How To Make Curtains from Vintage Scarves

updated Dec 19, 2019
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(Image credit: Ashley Poskin)

A vintage scarf from a flea market or yard sale can be a hard thing to pass up. So hard, in fact, that you might find yourself with quite the collection. If your scarf stash is getting a bit out of control, this could be the perfect project for you!

(Image credit: Ashley Poskin)

Once you measure your windows and decide on the configuration of your scarves, the actual sewing goes by pretty quickly. Each of the windows in my house were the same width and length, so it was just a matter of determining if I wanted to make single panels to bunch together, or a larger scale “patchwork” piece.

This is a great project for beginners, or in my case, the “all I have to do is look at the machine and it breaks” type. If you can sew a semi-straight line, you can make a curtain out of scarves!

What You Need


  • 8-10 vintage scarves of the same width (I used 4 scarves per panel and placed 2 panels at each window)
  • Dressmaker pins
  • Sewing machine with a size 8, 9, or 10 needle (use this chart for reference)
  • Clip rings to hang scarves (optional)


Before you start sewing, take an inventory of your scarves. Lay out each scarf in piles according to size. From there you can start to piece together your panels.

(Image credit: Ashley Poskin)

1. To start your first panel, lay one scarf flat on the table, facing right side up. Lay the second scarf over top of the first, facing right side down. The correct sides of each scarf should now be facing one another. Pin the two scarves together along one edge and begin to sew that edge. Leave at least 1/8 seam allowance. I used a straight stitch and the scarves held together beautifully. Be sure to start and finish with a backstitch!

(Image credit: Ashley Poskin)

2. Remove the pins holding the scarves together and double check your stitches. Be sure you’ve actually sewn both scarves together—if you missed a spot just place the scarves back in the machine and add the stitches.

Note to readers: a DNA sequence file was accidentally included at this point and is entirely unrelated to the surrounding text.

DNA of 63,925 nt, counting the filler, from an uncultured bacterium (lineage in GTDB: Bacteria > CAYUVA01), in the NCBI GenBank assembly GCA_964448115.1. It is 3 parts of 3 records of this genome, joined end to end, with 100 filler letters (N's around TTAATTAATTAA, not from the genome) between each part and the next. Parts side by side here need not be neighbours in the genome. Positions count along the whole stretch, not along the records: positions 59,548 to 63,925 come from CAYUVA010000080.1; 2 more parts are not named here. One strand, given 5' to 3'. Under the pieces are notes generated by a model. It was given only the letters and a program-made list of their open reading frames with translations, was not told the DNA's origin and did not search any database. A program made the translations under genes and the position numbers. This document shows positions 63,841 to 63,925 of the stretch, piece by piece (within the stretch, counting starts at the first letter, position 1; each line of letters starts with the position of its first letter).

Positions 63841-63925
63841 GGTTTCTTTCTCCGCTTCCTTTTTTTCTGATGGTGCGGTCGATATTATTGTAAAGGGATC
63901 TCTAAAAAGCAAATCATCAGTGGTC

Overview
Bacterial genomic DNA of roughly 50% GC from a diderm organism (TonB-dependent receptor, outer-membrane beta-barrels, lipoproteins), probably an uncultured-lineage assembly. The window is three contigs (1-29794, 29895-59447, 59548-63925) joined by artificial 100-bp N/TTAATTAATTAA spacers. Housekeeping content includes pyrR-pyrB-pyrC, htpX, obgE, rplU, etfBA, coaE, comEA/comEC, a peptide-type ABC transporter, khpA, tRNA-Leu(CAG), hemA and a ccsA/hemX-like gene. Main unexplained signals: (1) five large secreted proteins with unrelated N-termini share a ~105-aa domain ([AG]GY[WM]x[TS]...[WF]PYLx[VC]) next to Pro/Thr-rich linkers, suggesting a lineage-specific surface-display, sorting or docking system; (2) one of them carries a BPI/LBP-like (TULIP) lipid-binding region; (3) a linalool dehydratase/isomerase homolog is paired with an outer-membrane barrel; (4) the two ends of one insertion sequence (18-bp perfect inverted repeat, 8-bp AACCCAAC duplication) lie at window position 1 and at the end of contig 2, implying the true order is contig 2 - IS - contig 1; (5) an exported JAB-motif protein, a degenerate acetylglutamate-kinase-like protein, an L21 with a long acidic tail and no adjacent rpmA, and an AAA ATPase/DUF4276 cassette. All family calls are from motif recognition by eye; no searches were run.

(Image credit: Ashley Poskin)

Don’t worry about wrinkles at this point unless they are keeping your scarf from laying flat. My sewing experts will probably recommend ironing everything before sewing, but this is a super-relaxed, easygoing project and I say don’t worry about those wrinkles until you actually hang the curtains —hit ’em with a steamer and they’re good to go!

(Image credit: Ashley Poskin)

3. Add an additional scarf to your panel by laying the last sewn scarf (on the end) right side up and placing a new scarf over top, right side down so that the two correct sides of the scarves are facing each other. Pin the outer edge, place in the machine and go for it! Continue this process until you’ve reached the length you desire your panel to be.

(Image credit: Ashley Poskin)

I wanted to keep my options open when deciding which windows to place the curtains in, so instead of sewing multiple panels together, I left them in single strands. If you would rather make one large patchwork curtain all you need to do is sew a bunch of long, single panels together down along the sides. Remember to sew along the backside of the curtains so that you won’t see the seam.

(Image credit: Ashley Poskin)
(Image credit: Ashley Poskin)

4. Hang your curtains with clip rings. Depending on the fabric, you might gather up a bit of each scarf so that the weight of the panel doesn’t cause the scarf to tear where it’s attached to the ring. You could also reinforce the fabric by adding a small piece of paper underneath the clips.

(Image credit: Ashley Poskin)

Hang your panels as you go to get a better idea of what you want your final product to be.


  • When sewing your panels together, try to place similar fabrics next to one another. Be aware of placing a scarf with a heavier fabric under a delicate, lighter weight scarf as it will definitely pull at the seams and could damage the scarf.
  • If you find your fabric is getting stuck down in the needle plate, cover the opening with a small piece of tape. This will allow just the needle to pass through and should keep your fabric safe.
  • If your fabric starts to pucker, hold the front and back of the seam nice and taut as you feed it through the machine.
  • You can add a layer of tissue paper to the bottom of your scarves as you pass them through your machine as a sort of temporary interfacing. It will easily detach from the material after you finish sewing.
(Image credit: Ashley Poskin)

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